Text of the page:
DPU Working Paper - No. 205
Technological change and precarity: how technology is changing the UK’s low skill labour market and a search for policy responses
10 December 2020
By Steffan Willis
Technological change is having significant impacts on the UK’s labour market and low skill workers in particular. This paper constructs a framework linking the capabilities of technologies to changes in the occupational structure of the labour market, arguing that technologies which substitute for low skill labour weaken the bargaining position of workers relative to employers. The framework draws upon two hitherto distinct bodies of work namely, that of a labour economics literature on skills-biased technological change and the literature around precarious employment which links labour market flexibility to individual labour market outcomes.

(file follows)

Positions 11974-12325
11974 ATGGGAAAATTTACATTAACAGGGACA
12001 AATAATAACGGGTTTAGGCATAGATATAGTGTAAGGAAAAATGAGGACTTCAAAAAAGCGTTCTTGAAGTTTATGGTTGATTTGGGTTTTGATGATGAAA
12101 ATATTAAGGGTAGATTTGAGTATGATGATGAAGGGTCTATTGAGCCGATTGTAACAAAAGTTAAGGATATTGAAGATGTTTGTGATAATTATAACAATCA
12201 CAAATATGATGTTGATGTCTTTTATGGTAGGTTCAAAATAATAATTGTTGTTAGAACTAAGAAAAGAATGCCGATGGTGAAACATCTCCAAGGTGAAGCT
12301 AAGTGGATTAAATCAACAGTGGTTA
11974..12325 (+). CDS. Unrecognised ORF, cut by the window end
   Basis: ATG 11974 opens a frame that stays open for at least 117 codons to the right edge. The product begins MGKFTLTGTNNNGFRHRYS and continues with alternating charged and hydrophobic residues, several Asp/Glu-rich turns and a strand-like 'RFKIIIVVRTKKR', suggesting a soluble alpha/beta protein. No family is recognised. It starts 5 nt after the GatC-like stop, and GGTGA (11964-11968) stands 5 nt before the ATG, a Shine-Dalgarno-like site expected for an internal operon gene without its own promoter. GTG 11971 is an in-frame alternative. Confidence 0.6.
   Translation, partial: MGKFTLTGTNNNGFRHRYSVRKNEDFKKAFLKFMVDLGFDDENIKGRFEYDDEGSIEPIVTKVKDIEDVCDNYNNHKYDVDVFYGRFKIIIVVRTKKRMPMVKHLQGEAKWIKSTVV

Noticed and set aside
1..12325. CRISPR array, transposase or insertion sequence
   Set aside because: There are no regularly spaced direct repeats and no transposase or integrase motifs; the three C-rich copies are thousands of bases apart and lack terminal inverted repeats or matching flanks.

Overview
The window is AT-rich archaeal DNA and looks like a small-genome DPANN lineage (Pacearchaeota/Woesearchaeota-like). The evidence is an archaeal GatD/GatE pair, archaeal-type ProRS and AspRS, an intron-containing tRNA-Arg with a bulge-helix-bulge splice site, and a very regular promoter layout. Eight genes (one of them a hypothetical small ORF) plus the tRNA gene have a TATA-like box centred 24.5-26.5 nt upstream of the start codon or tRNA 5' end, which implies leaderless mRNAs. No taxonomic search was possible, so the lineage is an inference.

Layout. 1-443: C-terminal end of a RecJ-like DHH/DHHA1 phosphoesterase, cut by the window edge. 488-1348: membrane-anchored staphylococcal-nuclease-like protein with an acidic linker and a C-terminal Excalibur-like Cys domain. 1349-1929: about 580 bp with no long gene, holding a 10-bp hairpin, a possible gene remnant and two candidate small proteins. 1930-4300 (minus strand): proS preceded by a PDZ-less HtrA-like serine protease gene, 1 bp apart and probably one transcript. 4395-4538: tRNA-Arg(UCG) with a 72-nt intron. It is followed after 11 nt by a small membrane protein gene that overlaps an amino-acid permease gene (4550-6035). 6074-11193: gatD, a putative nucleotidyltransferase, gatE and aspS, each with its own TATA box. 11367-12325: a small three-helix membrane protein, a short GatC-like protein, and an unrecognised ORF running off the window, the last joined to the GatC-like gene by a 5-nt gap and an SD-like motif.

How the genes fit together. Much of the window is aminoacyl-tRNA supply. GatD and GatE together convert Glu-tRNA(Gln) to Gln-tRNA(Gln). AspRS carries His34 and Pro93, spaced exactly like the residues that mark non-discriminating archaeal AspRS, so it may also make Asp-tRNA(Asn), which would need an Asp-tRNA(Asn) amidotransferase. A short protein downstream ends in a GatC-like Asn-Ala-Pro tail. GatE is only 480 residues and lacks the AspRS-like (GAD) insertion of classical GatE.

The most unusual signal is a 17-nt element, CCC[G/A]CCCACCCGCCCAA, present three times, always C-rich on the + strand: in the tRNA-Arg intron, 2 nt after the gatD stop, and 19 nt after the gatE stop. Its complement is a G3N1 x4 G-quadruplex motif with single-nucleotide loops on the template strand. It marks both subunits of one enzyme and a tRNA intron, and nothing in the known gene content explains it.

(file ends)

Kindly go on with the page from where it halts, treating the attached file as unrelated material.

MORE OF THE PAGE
This framework is used to analyse the impact of technological change on low skill workers through the lens of precarious employment. The paper adopts a two-stage analytical approach. Using data from the Labour Force Survey the paper finds evidence of increasing levels of precarious employment amongst low skill workers. This is combined with a qualitative assessment of the current labour market policy concluding that workers possessing basic levels of education and skills no longer command sufficient bargaining power to ensure high wages and secure employment and that existing government policies do little to enable low skill workers impacted by technological change to develop the skills needed to be competitive in the contemporary labour market. The paper concludes with a discussion of potential policy responses.
Photo credit: Neil Schofield (2019). Gig Economy. Licensed under creative commons (CC BY-NC 2.0). Available at: https://www.flickr.com/photos/neil_schofield/31649533117/in/photostream/